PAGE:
• linux 2.6.7


    GAME32-bit performance64-bit performance%speedup with 64-bit64-bit with gcc 3.4.0%speedup with gcc 3.4.0



    The purpose of this experiment is to quantify performance differences between a 32-bit and 64-bit compile of xmame on a native 64-bit X86-64 (aka AMD64) Linux OS. This is in response to the frequently-updated mame32 benchmarks and the X86-64xmame mailing list thread.

    Background: Provided one has a native amd64 OS, a set of 64-bit and 32-bit libraries, and a compiler that allows 32-bit and 64-bit compilation, it is possible to run 64-bit programs on the same machine as 32-bit programs. It is not possible to mix 32-bit assembly code within a 64-bit program, so assembly CPU emulators and the MIPS dynamic recompiler are not being tested here. For this experiment I chose Linux for the 64-bit OS due to its current level of maturity compared to Windows, and I can't stand Windows anyway.


  • Athlon64 FX-53 (2.4 GHz)
  • 2 GB registered ECC RAM (4x512 MB, 3-3-3-8, PC3200) [memtested]
  • ATI All-in-Wonder Radeon [see below for driver notes]
  • desktop resolution 1024x768x24


  • Linux 2.6.6, stock kernel, 64-bit
  • Gentoo Linux distribution (amd64)
  • gcc-3.3.3
  • glibc-2.3.2-r9
  • Whole system conservatively compiled (-O2 -pipe) for safety
  • xorg-x11-6.7.0 with open-source radeon driver
  • NOTE The All-in-Wonder Radeon (R100) was used instead of a Radeon 9700 Pro (R300) because the open-source (non-ATI) radeon driver IS TERRIBLE. 2D is always slow on R300 regardless of mode. 2D is fast on R100 except in xmame DGA mode. And X loves to lockup regardless of card.

    Test Methodology

  • I vehemently disagree with the mame32 assertion that -ftr 500 is sufficient. 500 isn't even enough frames to get out of the diagnostics in V-unit games. I'm not benchmarking as many games so I use -ftr 10000.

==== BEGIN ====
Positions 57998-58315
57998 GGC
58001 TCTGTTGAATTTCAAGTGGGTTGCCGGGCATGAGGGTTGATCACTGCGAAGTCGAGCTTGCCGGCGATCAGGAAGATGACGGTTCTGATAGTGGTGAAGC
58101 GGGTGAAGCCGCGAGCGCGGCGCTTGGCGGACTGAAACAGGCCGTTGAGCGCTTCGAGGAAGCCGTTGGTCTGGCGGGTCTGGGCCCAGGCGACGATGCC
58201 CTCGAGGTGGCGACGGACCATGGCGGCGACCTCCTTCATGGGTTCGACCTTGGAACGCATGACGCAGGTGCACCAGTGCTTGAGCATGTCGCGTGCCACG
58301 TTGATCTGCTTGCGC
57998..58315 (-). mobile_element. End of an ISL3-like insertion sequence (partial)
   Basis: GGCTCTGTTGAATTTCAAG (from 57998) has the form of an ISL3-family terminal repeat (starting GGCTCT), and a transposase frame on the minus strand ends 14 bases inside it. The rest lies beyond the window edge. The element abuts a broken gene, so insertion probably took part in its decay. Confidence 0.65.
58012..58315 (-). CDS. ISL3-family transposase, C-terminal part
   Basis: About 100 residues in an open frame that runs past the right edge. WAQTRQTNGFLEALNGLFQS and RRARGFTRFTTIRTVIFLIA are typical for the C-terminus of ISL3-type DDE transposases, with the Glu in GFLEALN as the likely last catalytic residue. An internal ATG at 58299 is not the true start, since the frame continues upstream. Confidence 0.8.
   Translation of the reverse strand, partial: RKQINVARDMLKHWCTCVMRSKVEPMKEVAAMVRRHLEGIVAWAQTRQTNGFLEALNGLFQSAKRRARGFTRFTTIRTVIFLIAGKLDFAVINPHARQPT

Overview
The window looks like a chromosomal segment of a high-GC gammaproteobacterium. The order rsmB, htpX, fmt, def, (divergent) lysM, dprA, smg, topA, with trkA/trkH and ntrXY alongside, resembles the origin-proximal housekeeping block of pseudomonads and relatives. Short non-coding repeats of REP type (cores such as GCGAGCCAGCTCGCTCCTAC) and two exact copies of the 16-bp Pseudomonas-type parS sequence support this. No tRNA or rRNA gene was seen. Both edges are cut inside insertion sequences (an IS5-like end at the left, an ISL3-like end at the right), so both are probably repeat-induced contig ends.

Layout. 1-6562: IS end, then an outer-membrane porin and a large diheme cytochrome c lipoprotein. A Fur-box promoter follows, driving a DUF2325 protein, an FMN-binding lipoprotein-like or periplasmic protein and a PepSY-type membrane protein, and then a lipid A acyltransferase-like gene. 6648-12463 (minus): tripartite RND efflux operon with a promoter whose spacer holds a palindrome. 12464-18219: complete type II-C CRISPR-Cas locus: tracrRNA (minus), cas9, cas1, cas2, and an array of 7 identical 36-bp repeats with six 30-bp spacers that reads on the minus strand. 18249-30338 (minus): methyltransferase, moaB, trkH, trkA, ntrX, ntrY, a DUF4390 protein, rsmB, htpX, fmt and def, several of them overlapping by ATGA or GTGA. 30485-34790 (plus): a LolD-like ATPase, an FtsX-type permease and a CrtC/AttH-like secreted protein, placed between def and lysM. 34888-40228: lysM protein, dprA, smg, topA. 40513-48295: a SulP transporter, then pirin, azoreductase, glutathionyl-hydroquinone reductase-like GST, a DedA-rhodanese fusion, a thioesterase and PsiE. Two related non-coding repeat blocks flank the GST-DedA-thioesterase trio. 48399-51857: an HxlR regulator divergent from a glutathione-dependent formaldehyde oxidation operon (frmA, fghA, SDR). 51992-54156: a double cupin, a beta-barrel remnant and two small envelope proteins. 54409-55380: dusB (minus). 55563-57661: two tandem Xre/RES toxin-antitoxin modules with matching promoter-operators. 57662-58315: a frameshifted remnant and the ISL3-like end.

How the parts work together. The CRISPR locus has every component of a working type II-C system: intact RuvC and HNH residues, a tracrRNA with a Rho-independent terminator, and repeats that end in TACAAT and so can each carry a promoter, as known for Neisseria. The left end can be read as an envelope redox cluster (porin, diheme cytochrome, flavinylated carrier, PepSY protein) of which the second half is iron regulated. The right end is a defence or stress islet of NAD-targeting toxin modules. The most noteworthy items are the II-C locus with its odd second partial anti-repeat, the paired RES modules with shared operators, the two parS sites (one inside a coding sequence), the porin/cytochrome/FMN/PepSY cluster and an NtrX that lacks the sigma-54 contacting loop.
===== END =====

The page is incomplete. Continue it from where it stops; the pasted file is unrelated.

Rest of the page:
• I used a very small perl script to manage the benchmarks. The overhead should be small and consistent across all tests.
  • A variety of games were chosen. Some to match the mame32 choices, some to match my own old benchmarks, and others for variety. The goal was to stress several CPU types, vector/tile/bitmap graphics, sound, programming styles, scaling, small and large games, old and new games, etc. Consequently there are a few Neo Geo games, which is somewhat redundant.
  • xmame-0.81.1 was chosen instead of 0.82.1 due to some known broken-ness in 0.82.1.
  • A regular windowed X11 display mode was used instead of DGA for speed reasons. 140 FPS in pacman is a joke compared to 1500+ and again points to driver problems.
  • xscreensaver was disabled of course!
  • The ASM 68000 CPU and MIPS_DRC were not used in any test to make the comparison fair.
  • xmame was compiled manually.
  • 64-bit settings: CFLAGS = -O2 -Wall -Wno-unused -pipe -fomit-frame-pointer -fstrict-aliasing -fstrength-reduce -ffast-math
  • 32-bit settings (linked with 32-bit libraries): CFLAGS = -O2 -Wall -Wno-unused -pipe -fomit-frame-pointer -fstrict-aliasing -fstrength-reduce -ffast-math -m32